While the exact amount will vary by region and exact product, you can typically charge customers between one and four dollars for the different products you sell. Higher priced items are those involving licensed characters, those considered premium or gourmet products, and those that are offer a greater quantity of ice cream. Some ice cream trucks will sell quarts of particular ice cream, for example, in addition to the typical selection of popsicles, ice cream sandwiches, and so on. You may consider adjusting prices based on season, such as making ice cream cheaper in the Fall, Winter, and Spring, and more expensive in the summer.
What are the ongoing expenses for an ice cream truck business?
The ongoing expenses for an ice cream truck business are very straightforward. The primary expense is gas—to be completely safe, allot a budget of three dollars per gallon of gas and determine how far you will drive each month in order to get a reliable estimate of monthly fuel costs. You must also restock your ice cream, which should cost no more than the initial $500 (though you will order more as necessary, so periods of booming business may necessitate restocking more often).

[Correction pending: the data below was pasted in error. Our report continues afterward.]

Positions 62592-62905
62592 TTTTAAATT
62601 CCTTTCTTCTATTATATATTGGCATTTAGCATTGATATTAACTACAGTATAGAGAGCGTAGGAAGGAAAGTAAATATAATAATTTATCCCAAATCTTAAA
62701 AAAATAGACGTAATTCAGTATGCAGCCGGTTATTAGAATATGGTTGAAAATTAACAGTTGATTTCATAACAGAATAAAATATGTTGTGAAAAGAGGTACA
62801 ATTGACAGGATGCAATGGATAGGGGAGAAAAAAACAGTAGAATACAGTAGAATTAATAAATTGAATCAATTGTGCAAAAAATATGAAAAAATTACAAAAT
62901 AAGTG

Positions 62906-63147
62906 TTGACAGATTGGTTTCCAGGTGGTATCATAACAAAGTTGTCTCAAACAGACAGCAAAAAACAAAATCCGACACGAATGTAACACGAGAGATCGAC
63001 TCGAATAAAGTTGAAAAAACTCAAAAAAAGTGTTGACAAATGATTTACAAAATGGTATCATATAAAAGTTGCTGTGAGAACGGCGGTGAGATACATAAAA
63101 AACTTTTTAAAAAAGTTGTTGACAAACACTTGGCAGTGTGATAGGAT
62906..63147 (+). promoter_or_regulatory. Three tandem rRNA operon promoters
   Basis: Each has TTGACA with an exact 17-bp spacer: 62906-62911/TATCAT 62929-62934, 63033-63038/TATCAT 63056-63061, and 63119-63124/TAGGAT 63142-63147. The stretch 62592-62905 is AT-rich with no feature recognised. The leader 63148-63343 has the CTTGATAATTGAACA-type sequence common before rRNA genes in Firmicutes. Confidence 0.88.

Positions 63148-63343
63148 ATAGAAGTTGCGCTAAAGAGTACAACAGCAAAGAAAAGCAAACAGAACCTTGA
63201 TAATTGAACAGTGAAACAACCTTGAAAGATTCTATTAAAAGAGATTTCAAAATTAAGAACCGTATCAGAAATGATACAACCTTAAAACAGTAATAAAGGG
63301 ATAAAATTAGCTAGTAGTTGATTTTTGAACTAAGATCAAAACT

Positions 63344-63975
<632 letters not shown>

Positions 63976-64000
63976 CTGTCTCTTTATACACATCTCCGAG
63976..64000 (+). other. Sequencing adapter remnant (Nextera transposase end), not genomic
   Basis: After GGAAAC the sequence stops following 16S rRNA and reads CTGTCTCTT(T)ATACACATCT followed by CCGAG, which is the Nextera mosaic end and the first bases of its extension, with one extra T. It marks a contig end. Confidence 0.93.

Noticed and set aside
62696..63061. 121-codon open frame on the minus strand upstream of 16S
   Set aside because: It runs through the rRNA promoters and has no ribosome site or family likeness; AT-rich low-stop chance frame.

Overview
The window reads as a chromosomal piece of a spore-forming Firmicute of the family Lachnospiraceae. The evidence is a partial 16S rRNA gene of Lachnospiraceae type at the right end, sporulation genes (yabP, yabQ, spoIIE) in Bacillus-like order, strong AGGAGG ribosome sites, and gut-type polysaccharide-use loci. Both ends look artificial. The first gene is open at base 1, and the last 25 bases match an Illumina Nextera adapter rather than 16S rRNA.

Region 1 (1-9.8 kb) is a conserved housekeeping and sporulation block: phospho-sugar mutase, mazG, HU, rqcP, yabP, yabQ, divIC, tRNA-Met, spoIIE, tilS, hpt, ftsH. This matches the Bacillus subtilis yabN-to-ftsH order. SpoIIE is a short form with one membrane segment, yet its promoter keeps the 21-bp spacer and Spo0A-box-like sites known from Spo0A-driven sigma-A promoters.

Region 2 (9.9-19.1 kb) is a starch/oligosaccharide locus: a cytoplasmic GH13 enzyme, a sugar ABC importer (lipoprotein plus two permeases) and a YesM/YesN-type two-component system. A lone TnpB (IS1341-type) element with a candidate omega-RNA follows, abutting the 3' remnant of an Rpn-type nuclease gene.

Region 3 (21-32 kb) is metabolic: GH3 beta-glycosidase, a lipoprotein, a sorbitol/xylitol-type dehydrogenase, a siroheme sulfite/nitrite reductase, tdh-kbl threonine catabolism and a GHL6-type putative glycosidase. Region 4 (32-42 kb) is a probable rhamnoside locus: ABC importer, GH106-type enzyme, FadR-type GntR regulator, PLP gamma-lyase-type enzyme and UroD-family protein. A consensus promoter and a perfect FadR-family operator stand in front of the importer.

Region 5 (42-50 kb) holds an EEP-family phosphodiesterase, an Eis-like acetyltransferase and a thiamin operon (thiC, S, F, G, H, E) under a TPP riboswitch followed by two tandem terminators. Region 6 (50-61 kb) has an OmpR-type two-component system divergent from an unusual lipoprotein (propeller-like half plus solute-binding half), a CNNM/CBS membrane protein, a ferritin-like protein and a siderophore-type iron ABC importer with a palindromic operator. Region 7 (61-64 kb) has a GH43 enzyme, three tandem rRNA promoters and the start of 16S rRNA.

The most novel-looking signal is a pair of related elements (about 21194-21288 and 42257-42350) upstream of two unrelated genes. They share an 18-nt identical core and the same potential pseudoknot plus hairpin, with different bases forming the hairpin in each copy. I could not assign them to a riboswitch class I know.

How much profit can an ice cream truck business make?
In one survey of average yearly profits, vendors were bringing in about $5000 a month and working about twenty days a month. Your own profit will have several variables, however. This includes how many days you work and, as mentioned above, how many rivals you have in your area. And, obviously, the longer you work, the more profit you make: your willingness to work long days during the summer or long into holiday weekends (when more children are free to buy ice cream) will dictate how much money you make.
How can you make your business more profitable?
Ways of making your business more profitable includes adding new routes and/or changing to more profitable routes, adding hours you work, adjusting the times that you visit certain neighborhoods, diversifying the products that you sell, and even just driving slower through your chosen neighborhoods.
If you do happen to live in a highly populated area, consider expanding by leasing or purchasing another truck and hiring additional help. Over the long term, growing your business like this could double or triple your profits.